-- Posted by Neil H. Buchanan
In one of my occasional dalliances with other legal commentary sites, I recently wrote a piece for Jurist, which is supported by the University of Pittsburgh's law school. In "Fringe Legal Positions and the Supreme Court's ACA Decision," I took what I hope is (along with this blog post) my final stab at summarizing the lessons of the ACA case.
I draw three big lessons from the case. The last of those, which I summarize only briefly, is the point that I made at some length here on Dorf on Law a few weeks ago: For all the talk about liberty in the ACA case, all nine justices ended up agreeing that Congress has the power under the Constitution to give people the choice of buying broccoli or paying money to the government. That is a rather major point, in my view, but there is nothing further that I wish to add to that argument here.
The second lesson that I drew from the ACA decision is that Commerce Clause jurisprudence is about to undergo a very big change, but we now know much less about what that change might look like than we did before June 28. To expand on that briefly, we now have five Justices who were already known to be hostile to the Wickard approach to the Commerce Clause, but who have as a group (especially under the current Chief Justice) been reluctant to be open about overturning established precedent.
What the Commerce Clause holding/dicta (it really does not matter what we call it, realistically) gives those Justices is a path to doing some serious damage to existing doctrine. Even better, from their standpoint, they can use it to do nearly anything they want to do. I realize that this is, to a large degree, always true of the Supreme Court, but here they have given themselves the perfect blank slate onto which they can write anything they want. Existing laws can be challenged for violating the newly created activity/inactivity distinction, with only the majority's unknown appetite for radical change limiting what it might do. Future Congress's might try to frame laws as regulating activity, but the distinction is so meaningless that the Court can simply refuse to accept Congress's frame. ("It matters not what Congress calls this imposition on people's liberty. In fact, this statute would force people to do that which they would prefer not to do. This, the Constitution does not tolerate.")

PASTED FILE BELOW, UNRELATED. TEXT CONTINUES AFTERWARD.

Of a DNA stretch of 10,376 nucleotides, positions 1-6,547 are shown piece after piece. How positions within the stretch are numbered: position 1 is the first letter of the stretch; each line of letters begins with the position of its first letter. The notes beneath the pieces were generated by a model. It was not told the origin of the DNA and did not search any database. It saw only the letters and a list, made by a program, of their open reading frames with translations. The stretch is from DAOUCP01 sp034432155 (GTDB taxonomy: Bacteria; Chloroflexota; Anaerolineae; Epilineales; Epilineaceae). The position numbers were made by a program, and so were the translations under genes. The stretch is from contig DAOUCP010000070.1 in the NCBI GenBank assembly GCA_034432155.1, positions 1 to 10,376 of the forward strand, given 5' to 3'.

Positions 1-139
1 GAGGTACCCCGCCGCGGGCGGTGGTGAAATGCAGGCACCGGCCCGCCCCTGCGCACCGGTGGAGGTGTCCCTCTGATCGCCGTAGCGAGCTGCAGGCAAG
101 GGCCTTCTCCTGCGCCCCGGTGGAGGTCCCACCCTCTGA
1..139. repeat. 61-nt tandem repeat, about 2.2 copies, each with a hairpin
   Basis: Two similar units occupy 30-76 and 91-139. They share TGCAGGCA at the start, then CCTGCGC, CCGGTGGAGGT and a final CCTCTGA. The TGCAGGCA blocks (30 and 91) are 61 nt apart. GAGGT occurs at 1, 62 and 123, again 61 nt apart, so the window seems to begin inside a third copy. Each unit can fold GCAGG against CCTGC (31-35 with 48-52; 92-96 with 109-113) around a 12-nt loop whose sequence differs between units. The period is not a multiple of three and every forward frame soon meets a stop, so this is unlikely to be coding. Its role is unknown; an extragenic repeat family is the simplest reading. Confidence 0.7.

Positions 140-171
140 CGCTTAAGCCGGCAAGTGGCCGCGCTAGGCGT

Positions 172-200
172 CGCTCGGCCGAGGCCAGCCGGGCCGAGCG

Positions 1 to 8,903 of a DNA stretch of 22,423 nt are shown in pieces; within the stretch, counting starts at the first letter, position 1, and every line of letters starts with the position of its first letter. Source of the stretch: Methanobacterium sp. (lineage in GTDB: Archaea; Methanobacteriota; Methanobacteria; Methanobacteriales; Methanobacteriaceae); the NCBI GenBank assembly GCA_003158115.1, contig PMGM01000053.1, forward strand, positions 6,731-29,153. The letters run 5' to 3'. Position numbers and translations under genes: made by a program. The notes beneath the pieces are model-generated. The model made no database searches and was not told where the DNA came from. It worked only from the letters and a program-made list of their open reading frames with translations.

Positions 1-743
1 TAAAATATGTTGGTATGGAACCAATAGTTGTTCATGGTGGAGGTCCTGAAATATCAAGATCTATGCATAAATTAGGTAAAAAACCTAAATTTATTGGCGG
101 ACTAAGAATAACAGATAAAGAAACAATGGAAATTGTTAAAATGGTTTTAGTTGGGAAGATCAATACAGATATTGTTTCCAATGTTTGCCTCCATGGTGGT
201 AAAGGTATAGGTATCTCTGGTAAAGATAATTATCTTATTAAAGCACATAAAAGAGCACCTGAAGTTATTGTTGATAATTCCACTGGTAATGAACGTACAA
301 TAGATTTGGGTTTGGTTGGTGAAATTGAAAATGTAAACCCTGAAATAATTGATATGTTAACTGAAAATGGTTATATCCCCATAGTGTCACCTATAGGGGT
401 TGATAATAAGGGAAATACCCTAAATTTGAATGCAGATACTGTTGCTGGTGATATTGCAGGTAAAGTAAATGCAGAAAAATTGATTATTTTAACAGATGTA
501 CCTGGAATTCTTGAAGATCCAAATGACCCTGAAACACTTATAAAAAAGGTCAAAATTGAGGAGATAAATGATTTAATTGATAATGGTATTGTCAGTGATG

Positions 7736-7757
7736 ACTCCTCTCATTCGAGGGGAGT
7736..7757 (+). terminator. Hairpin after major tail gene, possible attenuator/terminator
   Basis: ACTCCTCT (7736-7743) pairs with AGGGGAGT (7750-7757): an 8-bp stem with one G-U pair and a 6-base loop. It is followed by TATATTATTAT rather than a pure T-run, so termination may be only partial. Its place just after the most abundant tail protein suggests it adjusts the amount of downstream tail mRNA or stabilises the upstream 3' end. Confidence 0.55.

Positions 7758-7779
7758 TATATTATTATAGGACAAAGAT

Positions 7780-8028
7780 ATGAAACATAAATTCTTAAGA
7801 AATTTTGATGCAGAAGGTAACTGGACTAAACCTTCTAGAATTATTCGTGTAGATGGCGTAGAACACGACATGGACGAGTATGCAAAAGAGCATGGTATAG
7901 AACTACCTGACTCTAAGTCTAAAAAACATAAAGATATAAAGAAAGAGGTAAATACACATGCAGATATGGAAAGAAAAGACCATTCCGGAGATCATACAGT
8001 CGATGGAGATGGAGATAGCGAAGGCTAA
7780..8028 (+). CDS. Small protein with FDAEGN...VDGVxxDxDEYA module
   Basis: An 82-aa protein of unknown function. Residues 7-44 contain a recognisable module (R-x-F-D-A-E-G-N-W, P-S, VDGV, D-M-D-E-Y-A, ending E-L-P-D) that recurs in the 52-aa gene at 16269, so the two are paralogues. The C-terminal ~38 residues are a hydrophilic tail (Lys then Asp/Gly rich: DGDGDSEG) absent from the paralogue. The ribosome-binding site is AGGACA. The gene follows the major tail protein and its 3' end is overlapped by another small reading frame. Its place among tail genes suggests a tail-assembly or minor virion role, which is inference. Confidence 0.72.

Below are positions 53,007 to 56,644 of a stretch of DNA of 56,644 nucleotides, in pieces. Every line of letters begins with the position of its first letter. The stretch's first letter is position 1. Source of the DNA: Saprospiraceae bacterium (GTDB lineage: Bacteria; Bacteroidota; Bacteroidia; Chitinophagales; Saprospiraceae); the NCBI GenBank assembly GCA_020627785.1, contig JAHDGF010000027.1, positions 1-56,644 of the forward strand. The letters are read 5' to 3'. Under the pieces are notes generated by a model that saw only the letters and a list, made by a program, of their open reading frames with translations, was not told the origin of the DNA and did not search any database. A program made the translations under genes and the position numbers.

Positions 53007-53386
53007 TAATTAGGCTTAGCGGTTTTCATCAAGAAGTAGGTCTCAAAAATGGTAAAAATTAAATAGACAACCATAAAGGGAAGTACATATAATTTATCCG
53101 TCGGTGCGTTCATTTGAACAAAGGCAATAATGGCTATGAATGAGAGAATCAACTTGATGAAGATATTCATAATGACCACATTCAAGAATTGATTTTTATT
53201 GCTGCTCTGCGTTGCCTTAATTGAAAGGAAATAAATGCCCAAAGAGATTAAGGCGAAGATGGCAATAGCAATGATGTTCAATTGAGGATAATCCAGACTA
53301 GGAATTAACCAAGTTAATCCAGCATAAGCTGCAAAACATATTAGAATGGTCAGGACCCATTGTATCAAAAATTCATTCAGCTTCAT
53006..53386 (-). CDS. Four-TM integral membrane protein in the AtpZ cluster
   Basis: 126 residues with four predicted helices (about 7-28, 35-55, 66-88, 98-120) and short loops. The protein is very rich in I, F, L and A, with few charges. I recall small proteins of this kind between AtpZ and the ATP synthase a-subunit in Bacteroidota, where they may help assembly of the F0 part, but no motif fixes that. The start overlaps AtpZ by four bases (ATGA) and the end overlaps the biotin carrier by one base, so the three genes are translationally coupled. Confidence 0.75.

All of which means that we now have absolutely no way to know where the Roberts Five is going to take the Commerce Clause -- but we know that they are getting ready to go somewhere with it.
(Note also that we have no idea what the balancing test under the taxing power will look like, either. Recall that Roberts announced in his controlling ACA opinion that there are some limits on the taxing power, having something to do with a tax (whether called a tax or not) being so large as to give a person no meaningful choice, and so on. Even by the standards of Constitutional jurisprudence, that is going to be a mess. For a political movement that vilifies lawyers and lawsuits, they certainly delivered a huge gift to those who make a living from taking cases all the way to the Supreme Court.)
Which brings us, indirectly, to the central point in my Jurist piece. The path of the ACA case should be a warning to all that Supreme Court doctrine can not only change in unpredictable ways, but that the speed with which the Court can veer in a completely new direction has radically accelerated.
To make this point, I compare the ACA case to D.C. v. Heller, the case in which the Court announced that the Second Amendment contains an individual right to own a gun for purposes of protecting one's home. (Note, as an aside, that we are still waiting to see whether the Court will continue to limit its holding under Heller to the four corners of that decision, or whether they are waiting to announce a further expansion of the individual rights view.) This comparison occurred to me several months ago, as I considered what the Court would have to do to adopt the activity/inactivity distinction in the ACA case.